Steve Cooney is best known for his development of an influential style of guitar accompaniment to traditional Irish dance music which he developed in West Kerry, and for which he
Steve Cooney is best known for his development of an influential style of guitar accompaniment to traditional Irish dance music which he developed in West Kerry, and for which he won the National Entertainment Award with Séamus Begley in 1997.
Born in Melbourne Australia in 1953, he came to Ireland in 1980 and maintains his connections with the Aboriginal culture there, into which he was initiated. He has ancestral links with Tipperary, Cavan and Galway. He has participated in making more than 250 CD’s, either as a guitar or bass player or as producer and engineer. Also a poet and songwriter, he has worked with many iconic international artists in rock and country music but his primary focus is Irish traditional music, and fusions of that genre. He recently released an album of solo guitar interpretations of ancient harp tunes, Ceol Ársa Cláirsí: Tunes of the Irish Harpers for Solo Guitar. He is also recording fusion music with his band Éiníní. He completed a Ph.D. in 2018 at NCAD on an intuitive musical notation system that he developed for early learners and those who experience difficulties with staff notation, and he lectures in tertiary institutions on the calculation of harmony and syncopation. In 2020 he was given the RTÉ Folk Awards ‘Lifetime Achievement’ Award. He is currently preparing the release of the album Rhapsody and Rascality with his band Éininí.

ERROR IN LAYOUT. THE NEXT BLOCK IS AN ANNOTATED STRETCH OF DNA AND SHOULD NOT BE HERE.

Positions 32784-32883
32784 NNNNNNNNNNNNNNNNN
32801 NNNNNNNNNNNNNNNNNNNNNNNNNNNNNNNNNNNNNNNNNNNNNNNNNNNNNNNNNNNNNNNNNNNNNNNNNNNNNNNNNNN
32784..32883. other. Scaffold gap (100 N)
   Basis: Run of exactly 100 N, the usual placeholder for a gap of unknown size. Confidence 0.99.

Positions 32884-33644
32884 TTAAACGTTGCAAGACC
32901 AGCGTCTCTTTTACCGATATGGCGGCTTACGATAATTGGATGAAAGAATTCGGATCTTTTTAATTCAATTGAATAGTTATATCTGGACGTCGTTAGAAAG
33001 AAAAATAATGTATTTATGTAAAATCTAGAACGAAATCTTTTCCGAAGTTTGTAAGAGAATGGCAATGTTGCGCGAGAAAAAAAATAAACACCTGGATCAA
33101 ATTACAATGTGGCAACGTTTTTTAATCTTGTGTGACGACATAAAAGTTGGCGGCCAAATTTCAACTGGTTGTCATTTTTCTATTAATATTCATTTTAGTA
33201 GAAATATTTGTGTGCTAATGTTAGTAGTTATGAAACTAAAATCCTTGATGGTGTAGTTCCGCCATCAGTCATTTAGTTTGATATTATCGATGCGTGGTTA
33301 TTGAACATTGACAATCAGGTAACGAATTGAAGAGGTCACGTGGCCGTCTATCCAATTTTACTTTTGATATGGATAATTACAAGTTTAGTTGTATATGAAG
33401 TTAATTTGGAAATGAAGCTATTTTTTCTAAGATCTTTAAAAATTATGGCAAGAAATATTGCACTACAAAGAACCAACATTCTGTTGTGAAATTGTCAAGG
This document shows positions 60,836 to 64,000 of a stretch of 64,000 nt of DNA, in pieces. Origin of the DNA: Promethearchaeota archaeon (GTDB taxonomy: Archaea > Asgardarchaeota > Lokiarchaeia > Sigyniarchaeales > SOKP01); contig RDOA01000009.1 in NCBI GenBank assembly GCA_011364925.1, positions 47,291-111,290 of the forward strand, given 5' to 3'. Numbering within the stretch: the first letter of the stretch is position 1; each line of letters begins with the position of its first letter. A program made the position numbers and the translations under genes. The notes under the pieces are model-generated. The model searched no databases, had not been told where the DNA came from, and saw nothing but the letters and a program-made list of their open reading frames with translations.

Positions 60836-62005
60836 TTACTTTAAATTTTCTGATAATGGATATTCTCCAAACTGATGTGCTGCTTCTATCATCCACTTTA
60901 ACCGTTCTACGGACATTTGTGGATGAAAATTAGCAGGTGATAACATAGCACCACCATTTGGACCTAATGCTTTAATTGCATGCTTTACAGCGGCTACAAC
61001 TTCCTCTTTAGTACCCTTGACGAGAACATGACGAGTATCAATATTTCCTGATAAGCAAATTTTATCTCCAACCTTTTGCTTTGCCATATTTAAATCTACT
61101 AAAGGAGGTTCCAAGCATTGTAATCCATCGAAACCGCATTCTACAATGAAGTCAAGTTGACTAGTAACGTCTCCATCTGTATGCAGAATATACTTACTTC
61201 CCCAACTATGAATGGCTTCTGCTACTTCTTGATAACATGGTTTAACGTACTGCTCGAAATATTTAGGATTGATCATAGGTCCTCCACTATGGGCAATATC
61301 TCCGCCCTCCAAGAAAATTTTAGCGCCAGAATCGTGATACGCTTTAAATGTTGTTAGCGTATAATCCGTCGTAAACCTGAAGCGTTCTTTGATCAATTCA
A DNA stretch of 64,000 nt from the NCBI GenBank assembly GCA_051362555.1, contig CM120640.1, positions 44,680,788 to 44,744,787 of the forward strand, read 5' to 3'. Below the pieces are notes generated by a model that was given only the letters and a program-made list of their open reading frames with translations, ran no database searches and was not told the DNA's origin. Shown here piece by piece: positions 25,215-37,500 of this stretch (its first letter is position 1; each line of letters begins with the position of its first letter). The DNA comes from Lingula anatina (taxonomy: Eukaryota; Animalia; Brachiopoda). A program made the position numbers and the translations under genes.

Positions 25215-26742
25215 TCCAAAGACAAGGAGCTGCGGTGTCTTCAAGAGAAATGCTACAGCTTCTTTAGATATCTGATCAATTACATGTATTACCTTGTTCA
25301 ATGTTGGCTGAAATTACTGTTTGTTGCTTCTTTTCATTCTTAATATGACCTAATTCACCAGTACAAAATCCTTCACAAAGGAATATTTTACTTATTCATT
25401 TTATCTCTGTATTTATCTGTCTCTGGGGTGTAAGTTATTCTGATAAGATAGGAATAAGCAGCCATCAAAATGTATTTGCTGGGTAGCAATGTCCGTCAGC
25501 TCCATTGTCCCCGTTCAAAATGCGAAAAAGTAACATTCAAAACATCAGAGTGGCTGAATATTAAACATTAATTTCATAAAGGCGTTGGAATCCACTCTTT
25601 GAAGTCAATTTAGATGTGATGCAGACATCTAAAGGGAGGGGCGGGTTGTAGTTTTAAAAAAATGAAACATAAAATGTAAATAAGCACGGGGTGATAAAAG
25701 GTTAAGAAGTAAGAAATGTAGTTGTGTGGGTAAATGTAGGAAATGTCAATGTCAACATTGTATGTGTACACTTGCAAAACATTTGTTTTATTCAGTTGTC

Dermot Byrne’s seemingly effortless playing, combined with great subtlety, and a faultless ear, makes him one of the great accordion players of his generation. He is one of Ireland’s foremost traditional musicians having been awarded the TG4 Gradam Ceoil as Musician of the Year in 2013. From Buncrana in the Inishowen peninsula, he played accordion from a young age with his father the inspirational Tomás Ó Beirn (Tommy Byrne), an enthusiastic promoter of the tradition. Dermot has had the good fortune to meet all the greats of Donegal music, including Johnny Doherty, Con Cassidy and Tommy Peoples, who were influential in the development of the young Dermot’s unique style. A long-time anchor of Altan, Byrne’s subtlety as an accordion player has always marked him apart. In between he has found time to collaborate with Parisian harpist Floriane Blancke with Brendan O’Regan, Brid Harper and Steve Cooney, Dezi Donnelly and Jim Murray.
As well as his mastery of the Donegal style and repertoire, Dermot can turn with ease to other styles and traditions such as French musette, or South American choro music. Dermot has guested on collaborations with many great musicians including Seamus and Manus McGuire, Sharon Shannon, Frankie Gavin, Pierre Schryer, Tim O’Brien, The Stunning, Salsa Celtica and the late jazz violinist, Stephane Grappelli. His eponymous solo recording, which he has reissued recently, has received great critical acclaim.
Tickets, costing £15 each (standard), are available from www.dunuladh.ie
(Saturday) 8:30 pm
Drumnakilly Road, Omagh, Co. Tyrone